Hash Tables : Designing Hash Functions
In the last post, we saw how collision in handled in a hash table. Now its time to explore some real world scenarios because come on, what is the use of learning all this if we can't apply it in real world softwares. As we learned that open addressing and chaining were both good in different scenarios only if we met a condition that the keys are uniformaly distributed. But its not the application job to pass distributed keys to hash tables, its our job to map any key to some random location. We do this using a hash function (or prehash function, whatever term you prefer). A hash function should map the keys as uniform as possible. So lets discuss some decent hash functions to some high end hash functions.
Desining Hash Functions
Hash Functions do the job of mapping a key to some location in hash table.
This is achieved by doing some fixed operations on the key and generating a number
between 0 to the capacity of table. Hash functions highly determine the overall
complexity of hash table for insert and search operations because as we saw in
open addressing if a lot of keys are mapped to same location then it will shorty
form a clusture there and then inserting a new key or searching an old key will
not be a O(1)
operation anymore. So we want our hash function to
have some properties. Lets see what they are.
Properties of Hash Functions
Desirable properties of a hash function are:
 Uniform Distribution: Each key should be equally likely hashed to any slot of the table independent of where other keys hash. This means that hashing of a key should not be related to hash table size or placement of other keys.
 Time Independent: Hash values of keys should be changed over time. This implies to the fact that if i hash my key now and if i hash the same key one year later, the resulting hash values in both the cases should be same.
Basic Hash Functions
As we saw what we want in our hash functions, we are ready to write some. We are making one assumption that the key is always integer. Later we'll see how to convert any object to an integer atleast in c/c++. Some of the hash functions which are used commonly are described below.
 Division Method: In this method, we take modulo of key with table size. This will generate a number between 0 and size of table. This may create a problem if keys and size of table have common factors, then only some of table space will be utilized.
 Multiplication Method: Opposite of the division method is multiplication method. In this method we multiply the key with some FIXED number and take out a bunch of bits.

Universal Hashing: In this method, we compute a value by multiplying the key with
prime number and then taking the mod with size of table. The worst case possibility of colliding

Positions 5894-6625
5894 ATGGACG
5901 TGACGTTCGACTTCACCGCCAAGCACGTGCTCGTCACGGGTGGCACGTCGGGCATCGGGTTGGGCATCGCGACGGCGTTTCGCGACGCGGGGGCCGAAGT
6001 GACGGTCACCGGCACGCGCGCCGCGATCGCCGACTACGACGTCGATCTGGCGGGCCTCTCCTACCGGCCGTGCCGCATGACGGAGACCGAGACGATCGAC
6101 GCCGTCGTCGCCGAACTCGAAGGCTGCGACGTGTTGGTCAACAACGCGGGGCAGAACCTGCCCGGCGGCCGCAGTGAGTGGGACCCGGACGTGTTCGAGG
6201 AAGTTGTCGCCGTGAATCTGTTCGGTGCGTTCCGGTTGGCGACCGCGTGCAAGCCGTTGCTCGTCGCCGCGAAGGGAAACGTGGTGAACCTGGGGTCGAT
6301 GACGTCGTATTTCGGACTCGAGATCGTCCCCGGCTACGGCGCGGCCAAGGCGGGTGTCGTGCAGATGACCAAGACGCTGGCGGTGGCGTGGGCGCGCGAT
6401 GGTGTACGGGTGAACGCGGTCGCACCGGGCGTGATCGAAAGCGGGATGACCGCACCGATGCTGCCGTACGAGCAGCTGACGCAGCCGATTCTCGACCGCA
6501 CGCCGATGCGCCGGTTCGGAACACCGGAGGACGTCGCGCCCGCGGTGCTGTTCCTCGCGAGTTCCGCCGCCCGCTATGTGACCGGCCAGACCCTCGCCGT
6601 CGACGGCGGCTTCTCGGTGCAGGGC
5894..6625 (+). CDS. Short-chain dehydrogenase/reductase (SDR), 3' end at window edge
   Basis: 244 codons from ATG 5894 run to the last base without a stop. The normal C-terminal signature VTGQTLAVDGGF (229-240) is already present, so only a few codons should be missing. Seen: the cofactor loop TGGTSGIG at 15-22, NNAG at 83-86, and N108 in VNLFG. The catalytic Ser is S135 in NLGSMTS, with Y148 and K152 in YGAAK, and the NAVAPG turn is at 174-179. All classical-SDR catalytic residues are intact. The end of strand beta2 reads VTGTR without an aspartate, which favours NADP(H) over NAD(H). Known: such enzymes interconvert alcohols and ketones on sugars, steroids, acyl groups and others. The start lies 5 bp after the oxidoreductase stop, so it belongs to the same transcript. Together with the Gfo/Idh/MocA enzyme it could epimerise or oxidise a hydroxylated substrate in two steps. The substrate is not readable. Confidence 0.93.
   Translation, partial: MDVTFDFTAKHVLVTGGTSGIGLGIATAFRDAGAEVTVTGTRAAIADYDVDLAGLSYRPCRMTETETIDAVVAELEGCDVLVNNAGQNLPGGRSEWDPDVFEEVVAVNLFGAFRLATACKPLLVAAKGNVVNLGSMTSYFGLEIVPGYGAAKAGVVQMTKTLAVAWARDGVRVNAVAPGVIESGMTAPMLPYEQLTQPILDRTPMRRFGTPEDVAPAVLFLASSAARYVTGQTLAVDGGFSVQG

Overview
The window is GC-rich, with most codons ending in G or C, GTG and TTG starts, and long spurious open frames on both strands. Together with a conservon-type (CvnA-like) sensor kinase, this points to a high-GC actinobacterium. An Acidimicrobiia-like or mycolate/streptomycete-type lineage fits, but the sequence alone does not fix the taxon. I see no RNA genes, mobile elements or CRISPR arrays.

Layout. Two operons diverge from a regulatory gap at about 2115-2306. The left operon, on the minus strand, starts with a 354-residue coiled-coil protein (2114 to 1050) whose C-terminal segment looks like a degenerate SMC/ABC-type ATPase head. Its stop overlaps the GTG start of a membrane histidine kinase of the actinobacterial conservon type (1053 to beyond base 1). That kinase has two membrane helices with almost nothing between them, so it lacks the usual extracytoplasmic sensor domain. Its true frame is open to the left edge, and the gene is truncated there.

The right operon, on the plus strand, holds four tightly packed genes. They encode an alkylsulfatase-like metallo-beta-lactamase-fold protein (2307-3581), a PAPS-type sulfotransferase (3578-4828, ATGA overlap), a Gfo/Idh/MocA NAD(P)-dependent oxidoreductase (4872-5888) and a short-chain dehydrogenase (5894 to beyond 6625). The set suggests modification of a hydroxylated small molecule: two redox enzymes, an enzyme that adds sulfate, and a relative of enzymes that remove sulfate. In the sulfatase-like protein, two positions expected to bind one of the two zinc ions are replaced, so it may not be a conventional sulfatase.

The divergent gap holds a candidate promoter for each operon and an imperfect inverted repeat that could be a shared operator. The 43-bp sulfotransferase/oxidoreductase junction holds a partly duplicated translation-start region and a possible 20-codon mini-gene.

two keys is
1/(size of table)
which is ideal situation.
Cryptographic Hash Functions
Hash Functions are not only used to compute the location of a key in a table but also to convert any given key or should we say any data to a fixed length digest. This digest is unique for each key and thus it is made sure that no 2 keys have same digest. Such type of hash functions are used in cryptography to encrypt a message or a password to transfer it safely from one place to another. Cryptographic hash functions must have a property other than the above two and that is they should be one way. This means that it must not be possible to recover the key from its digest. There are many widely used hash functions which are either used for encryption or just to compute checksum. Two most commonly used and famous hash functions are MD and SHA. We won't go in detail how these work because there are libraries to use these hash functions. Lets see what are those.
 MD (Message Digest): The MD family comprises of hash functions MD2, MD4, MD5 and MD6. It was adopted as Internet Standard RFC 1321. It is a 128bit hash function. MD5 was the most popular hash function for some years until in 2004, collisions were found in MD5. Since then it is not recommended to use but still people use it for less sophisticated applications where collisions are allowed.
 SHA (Secure Hash Function): Family of SHA comprise of four SHA algorithms; SHA0, SHA1, SHA2, and SHA3. SHA1 is most widely used hash function of this family. It is also employed in SSL (Secure Socket Layer).
This was it for this post. We'll see in the final post of this series how python manages it dictionaries and lists. Also share this article to your nerd friends to make them aware of where the world is heading. Keep Hashing
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